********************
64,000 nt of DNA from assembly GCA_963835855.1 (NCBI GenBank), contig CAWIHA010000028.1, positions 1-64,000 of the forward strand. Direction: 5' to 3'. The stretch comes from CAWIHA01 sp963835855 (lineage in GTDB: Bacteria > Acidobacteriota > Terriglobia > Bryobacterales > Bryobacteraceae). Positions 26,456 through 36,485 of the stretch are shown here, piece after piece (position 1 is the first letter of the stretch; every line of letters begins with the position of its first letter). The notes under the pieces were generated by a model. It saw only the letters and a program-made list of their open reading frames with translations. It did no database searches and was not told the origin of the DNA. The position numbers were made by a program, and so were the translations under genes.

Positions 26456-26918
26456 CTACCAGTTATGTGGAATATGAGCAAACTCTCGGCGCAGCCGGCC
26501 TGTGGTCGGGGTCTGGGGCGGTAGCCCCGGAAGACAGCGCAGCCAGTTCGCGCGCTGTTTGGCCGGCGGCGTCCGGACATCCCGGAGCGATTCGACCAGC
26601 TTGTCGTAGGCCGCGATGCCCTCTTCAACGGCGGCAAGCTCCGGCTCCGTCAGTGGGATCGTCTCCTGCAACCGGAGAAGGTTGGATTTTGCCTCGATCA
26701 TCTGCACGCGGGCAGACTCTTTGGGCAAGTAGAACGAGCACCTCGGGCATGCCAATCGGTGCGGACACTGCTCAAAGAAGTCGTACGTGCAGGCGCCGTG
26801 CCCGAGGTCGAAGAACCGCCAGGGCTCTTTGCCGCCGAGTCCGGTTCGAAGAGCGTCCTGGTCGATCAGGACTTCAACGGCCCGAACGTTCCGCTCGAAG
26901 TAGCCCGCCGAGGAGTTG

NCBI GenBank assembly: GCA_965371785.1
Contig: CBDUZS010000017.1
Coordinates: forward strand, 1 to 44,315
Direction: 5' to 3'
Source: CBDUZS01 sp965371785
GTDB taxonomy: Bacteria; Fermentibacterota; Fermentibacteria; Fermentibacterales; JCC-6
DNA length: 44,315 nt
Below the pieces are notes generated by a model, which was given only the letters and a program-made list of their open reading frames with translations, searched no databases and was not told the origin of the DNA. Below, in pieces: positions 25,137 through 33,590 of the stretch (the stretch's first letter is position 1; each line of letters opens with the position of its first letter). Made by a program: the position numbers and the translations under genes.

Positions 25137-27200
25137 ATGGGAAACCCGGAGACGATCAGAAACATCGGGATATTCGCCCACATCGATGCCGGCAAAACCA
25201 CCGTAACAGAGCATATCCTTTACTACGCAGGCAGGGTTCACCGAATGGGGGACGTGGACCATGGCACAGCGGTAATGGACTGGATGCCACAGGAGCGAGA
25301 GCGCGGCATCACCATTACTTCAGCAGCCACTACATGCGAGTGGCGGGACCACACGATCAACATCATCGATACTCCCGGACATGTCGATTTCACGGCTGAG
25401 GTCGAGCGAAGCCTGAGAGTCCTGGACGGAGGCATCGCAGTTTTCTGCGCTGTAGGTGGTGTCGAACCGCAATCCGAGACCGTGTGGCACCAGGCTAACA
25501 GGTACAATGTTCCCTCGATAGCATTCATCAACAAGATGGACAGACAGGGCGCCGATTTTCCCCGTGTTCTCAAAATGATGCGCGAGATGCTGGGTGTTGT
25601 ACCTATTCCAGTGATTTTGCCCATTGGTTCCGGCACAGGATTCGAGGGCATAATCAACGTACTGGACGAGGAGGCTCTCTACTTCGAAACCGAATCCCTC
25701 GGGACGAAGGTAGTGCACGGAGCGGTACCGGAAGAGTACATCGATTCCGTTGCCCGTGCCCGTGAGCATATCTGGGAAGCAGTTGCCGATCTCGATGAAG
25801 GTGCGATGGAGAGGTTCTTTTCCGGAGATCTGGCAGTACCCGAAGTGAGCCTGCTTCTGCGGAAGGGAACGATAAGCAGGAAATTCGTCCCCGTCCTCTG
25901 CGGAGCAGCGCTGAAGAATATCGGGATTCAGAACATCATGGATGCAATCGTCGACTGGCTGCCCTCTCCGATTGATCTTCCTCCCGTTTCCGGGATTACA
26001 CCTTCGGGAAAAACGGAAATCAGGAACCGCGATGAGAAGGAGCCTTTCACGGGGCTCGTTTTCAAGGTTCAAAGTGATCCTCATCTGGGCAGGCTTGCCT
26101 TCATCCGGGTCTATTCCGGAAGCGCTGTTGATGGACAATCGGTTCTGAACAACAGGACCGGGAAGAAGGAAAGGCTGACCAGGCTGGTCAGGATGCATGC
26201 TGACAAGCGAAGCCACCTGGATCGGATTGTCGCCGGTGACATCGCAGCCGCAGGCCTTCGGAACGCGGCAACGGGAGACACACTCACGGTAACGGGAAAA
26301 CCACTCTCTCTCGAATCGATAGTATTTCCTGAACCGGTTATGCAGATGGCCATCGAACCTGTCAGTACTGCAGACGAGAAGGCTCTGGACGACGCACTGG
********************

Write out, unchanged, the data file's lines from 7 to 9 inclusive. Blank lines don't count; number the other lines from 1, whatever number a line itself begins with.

26801 CCCGAGGTCGAAGAACCGCCAGGGCTCTTTGCCGCCGAGTCCGGTTCGAAGAGCGTCCTGGTCGATCAGGACTTCAACGGCCCGAACGTTCCGCTCGAAG
26901 TAGCCCGCCGAGGAGTTG

NCBI GenBank assembly: GCA_965371785.1